In 1996, another patient complained that Dr. Bekker had smelled of alcohol during her appointment. When advised of the complaint, Humana's Director of Employee Health Services/Risk Management, Diane Dusek, initiated an investigation and suspended Dr. Bekker pending the resolution of the investigation.
In her investigation, Dusek spoke first with the patient who had made the complaint. The patient confirmed that Dr. Bekker had smelled of alcohol during her appointment. Also, the patient stated that Dr. Bekker may have smelled of alcohol on a previous visit. Dusek then spoke with Dr. Bekker. In their conversation, Dr. Bekker denied drinking before or during working hours or while she was on call.
The next day, Dr. Bekker again spoke with Dusek and suggested three possible reasons why she may have smelled of alcohol: (1) her face wash contained traces of alcohol, (2) her air freshener may have resembled the scent of alcohol, or (3) when she had recycled some beer bottles, the scent had lingered on her. Dr. Bekker offered to undergo daily alcohol testing to prove that she was not working while under the influence of alcohol. She also volunteered to pay for the cost of the breathalyser equipment needed to conduct the alcohol testing. Dusek refused her offer but continued her investigation into Dr. Bekker.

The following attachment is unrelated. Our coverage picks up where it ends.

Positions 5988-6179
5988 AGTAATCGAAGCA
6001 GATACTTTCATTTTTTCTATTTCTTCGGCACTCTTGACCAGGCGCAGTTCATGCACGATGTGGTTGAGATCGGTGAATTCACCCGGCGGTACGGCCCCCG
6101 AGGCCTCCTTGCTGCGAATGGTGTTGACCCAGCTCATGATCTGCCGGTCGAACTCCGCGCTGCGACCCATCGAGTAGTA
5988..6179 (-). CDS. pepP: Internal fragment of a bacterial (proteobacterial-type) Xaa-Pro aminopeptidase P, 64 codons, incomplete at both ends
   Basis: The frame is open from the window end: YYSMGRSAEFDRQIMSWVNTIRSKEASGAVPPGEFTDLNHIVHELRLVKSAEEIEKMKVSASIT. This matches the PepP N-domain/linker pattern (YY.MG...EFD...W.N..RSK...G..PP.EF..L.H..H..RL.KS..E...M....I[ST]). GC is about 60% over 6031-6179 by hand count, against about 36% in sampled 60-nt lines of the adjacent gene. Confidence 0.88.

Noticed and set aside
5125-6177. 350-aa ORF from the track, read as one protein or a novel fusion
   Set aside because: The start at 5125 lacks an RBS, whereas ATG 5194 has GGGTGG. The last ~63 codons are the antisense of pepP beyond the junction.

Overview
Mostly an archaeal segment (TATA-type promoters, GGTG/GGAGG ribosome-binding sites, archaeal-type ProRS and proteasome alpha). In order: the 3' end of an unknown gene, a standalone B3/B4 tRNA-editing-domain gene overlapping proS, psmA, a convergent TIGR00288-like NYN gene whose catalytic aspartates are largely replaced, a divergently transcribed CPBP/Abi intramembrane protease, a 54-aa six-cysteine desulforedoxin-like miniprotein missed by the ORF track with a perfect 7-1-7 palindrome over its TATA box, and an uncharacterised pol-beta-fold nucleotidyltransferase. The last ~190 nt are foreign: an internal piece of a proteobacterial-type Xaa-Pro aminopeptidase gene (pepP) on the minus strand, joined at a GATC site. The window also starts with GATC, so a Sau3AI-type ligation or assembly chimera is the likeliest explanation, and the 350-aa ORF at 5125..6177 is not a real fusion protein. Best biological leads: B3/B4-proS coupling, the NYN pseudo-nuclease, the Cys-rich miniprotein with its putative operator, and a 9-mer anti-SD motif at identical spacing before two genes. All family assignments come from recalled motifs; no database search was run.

Dusek interviewed other staff members at Humana during the course of her investigation. A medical assistant reported that she had smelled alcohol on Dr. Bekker at least once a week, that Dr. Bekker had glassy eyes when the odor was present, and that both patients and employees had commented to her about the odor. A nurse reported that she had smelled alcohol on Dr. Bekker two or three times a week over the previous two years and that patients had commented to her that Dr. Bekker or her examination room had smelled of alcohol. Another employee also reported that Dr. Bekker had smelled of alcohol on at least a weekly basis, that Dr. Bekker's face was flushed and her eyes were dilated when the odor was present, and that a patient had commented to her that Dr. Bekker smelled of alcohol. Two triage nurses confirmed that they had smelled alcohol on Dr. Bekker and that other employees had spoken of the situation. Another physician reported that a week or two before the investigation, she had smelled an unusual odor on Dr. Bekker and had wondered if it was alcohol.